Banner: Maryland Attorney General Douglas F. Gansler
  Home | Protecting Consumers | Safeguarding Children | Seniors | Law Enforcement | Site Map Search
 
For Immediate Release
February 3, 2003
Contact: Sean Caine, 410-576-6357

MULTIPLE DEFENDANTS FOUND GUILTY IN STOLEN GUN RING,
WEAPONS RECOVERED IN BALTIMORE CITY, AA COUNTY

Attorney General J. Joseph Curran, Jr. announced today that three individuals have been found guilty for their role in the importation and sale of handguns that were stolen from a security company located in Virginia. Cheryl Kimberly Shorter, 28, C’Don Chezere Thompson, 20, both of 3600 Ninth Street, Baltimore, and Evelyn Renee Alston, 28, 1014 Love Point Road, Stevensville, have all been found guilty for various criminal offenses, and are currently awaiting sentencing.

The facts underlying the criminal convictions are that on May 15, 2002, officers with the Anne Arundel County Police Department received information that two females in a silver Nissan Pathfinder were attempting to sell handguns in the Freetown Village section of Glen Burnie. Officers conducted a traffic stop and discovered that Shorter was the operator of the vehicle and Alston a passenger. After Shorter gave consent for the officers to search her vehicle, they located three Smith & Wesson .38 Special Revolvers and 100 rounds of ammunition, all of which were contained in a black backpack.

Further investigation revealed that the firearms belonged to Argenbright Security Company, of Arlington, Virginia. A company representative confirmed that 12 guns had been recently stolen, and that Shorter was a current employee of their company. Thompson, her boyfriend at the time, was a former employee. Upon questioning, Shorter admitted stealing the firearms and bringing them to her home. Shorter further stated that she and Thompson planned on selling the weapons because she needed money for a new car. When Alston was later interviewed by the Maryland State Police, she admitted to helping Shorter locate people in Freetown who would be interested in buying the guns because she also needed money.

In an attempt to locate the remaining stolen weapons, a search was conducted at the Baltimore residence of Shorter and Thompson. Three more stolen Smith & Wesson .38 Special Revolvers and approximately 400 rounds of ammunition were found and seized. When asked where the remaining stolen guns were, Shorter stated that Thompson must have taken them. Further investigation showed that Thompson sold at least four of the handguns already. Thompson was located, taken into custody, and then interviewed regarding his role in the sale of the stolen weapons. Thompson stated that Shorter had come home with the stolen guns, which they decided to sell on the street. Thompson admitted to selling four of the guns, but claimed he did not know the buyer’s name or where he could be located. Troopers from the Maryland State Police are currently looking for this individual.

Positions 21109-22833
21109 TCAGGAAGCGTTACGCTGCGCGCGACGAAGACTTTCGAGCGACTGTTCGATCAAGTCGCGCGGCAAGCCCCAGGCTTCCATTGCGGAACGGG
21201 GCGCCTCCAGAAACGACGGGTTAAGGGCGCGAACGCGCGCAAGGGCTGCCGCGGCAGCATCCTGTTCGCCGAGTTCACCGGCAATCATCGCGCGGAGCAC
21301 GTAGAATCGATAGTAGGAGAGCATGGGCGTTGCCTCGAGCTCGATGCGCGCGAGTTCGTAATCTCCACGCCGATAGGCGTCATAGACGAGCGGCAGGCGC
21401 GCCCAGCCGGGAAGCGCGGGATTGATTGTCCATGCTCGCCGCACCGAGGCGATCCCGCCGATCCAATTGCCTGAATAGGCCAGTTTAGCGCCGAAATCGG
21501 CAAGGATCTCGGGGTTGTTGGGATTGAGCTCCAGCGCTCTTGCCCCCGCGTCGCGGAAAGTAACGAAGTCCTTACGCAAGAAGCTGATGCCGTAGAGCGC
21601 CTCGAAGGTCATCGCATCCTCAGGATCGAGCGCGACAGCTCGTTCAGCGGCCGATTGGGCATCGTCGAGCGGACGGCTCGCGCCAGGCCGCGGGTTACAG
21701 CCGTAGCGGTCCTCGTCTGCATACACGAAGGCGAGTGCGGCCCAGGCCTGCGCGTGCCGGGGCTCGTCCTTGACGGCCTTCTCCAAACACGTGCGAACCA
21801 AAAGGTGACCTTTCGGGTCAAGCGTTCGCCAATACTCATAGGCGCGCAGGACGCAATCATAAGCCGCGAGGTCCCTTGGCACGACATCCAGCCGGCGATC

Subsequently, an additional stolen weapon from Argenbright was recovered during the execution of an unrelated drug search warrant in Baltimore City. Investigation as to how that individual obtained one of the stolen weapons, and the whereabouts of the remaining unrecovered stolen handguns, is ongoing.

"The activities of these individuals illustrates perfectly how the existing gun culture threatens our communities and neighborhoods so pervasively," Attorney General Curran said. "We will continue our efforts to follow and block the trails of illegal guns and, in doing so, hopefully prevent the tragedies that follow closely behind."

Baltimore City Circuit Court Judge Alfred Nance found Shorter guilty of committing: six counts of Importation of a Regulated Firearm for Illegal Sale, one count of Possession of Stolen Property Valued More than $500, and one count of Conspiracy to Illegally Sell Regulated Firearms. Shorter is scheduled to be sentenced on these charges on February 28, 2003. The State is seeking 10 years incarceration, with all but five years suspended. Moreover, Shorter still has charges arising out of this case pending in the Anne Arundel County Circuit Court.

Baltimore City Circuit Court Judge John M. Glynn found Thompson guilty of committing: four counts of Illegal Possession of a Stolen Regulated Firearm, one count of Illegal Possession of a Regulated Firearm by a Minor, and one count of Illegal Sale of a Regulated Firearm. Thompson is scheduled to be sentenced on these charges on February 27, 2003. The State is seeking 10 years incarceration, with all but three years suspended. Thompson also has charges arising out of this case pending in the Anne Arundel County Circuit Court, and he is scheduled to appear on those charges on February 13, 2003.

Anne Arundel County Circuit Court Judge Joseph P. Manck found Alston guilty of committing: three counts of Illegal Possession of a Stolen Regulated Firearm, one count of Unlawful Transportation of a Handgun, and one count of Conspiracy to Illegally Sell Regulated Firearms. Alston is scheduled to be sentenced on these charges on March 6, 2003. The State is seeking eight years with all but 18 months suspended.

This case was investigated by the Maryland State Police Cease Fire Unit and Anne Arundel County Police Department, with assistance provided by the Federal Bureau of Alcohol, Tobacco, and Firearms and the Baltimore City Police Department. The case was prosecuted by the Firearms Trafficking Unit of the Office of the Attorney General under Operation Crime Gun, which is funded from grants received from the Governor’s Office on Crime Control and Prevention, and the Maryland State Police Cease Fire Council.

#

   

Attorney General of Maryland 1 (888) 743-0023 toll-free / TDD: (410) 576-6372
Home | Site Map | Privacy Policy | Contact Us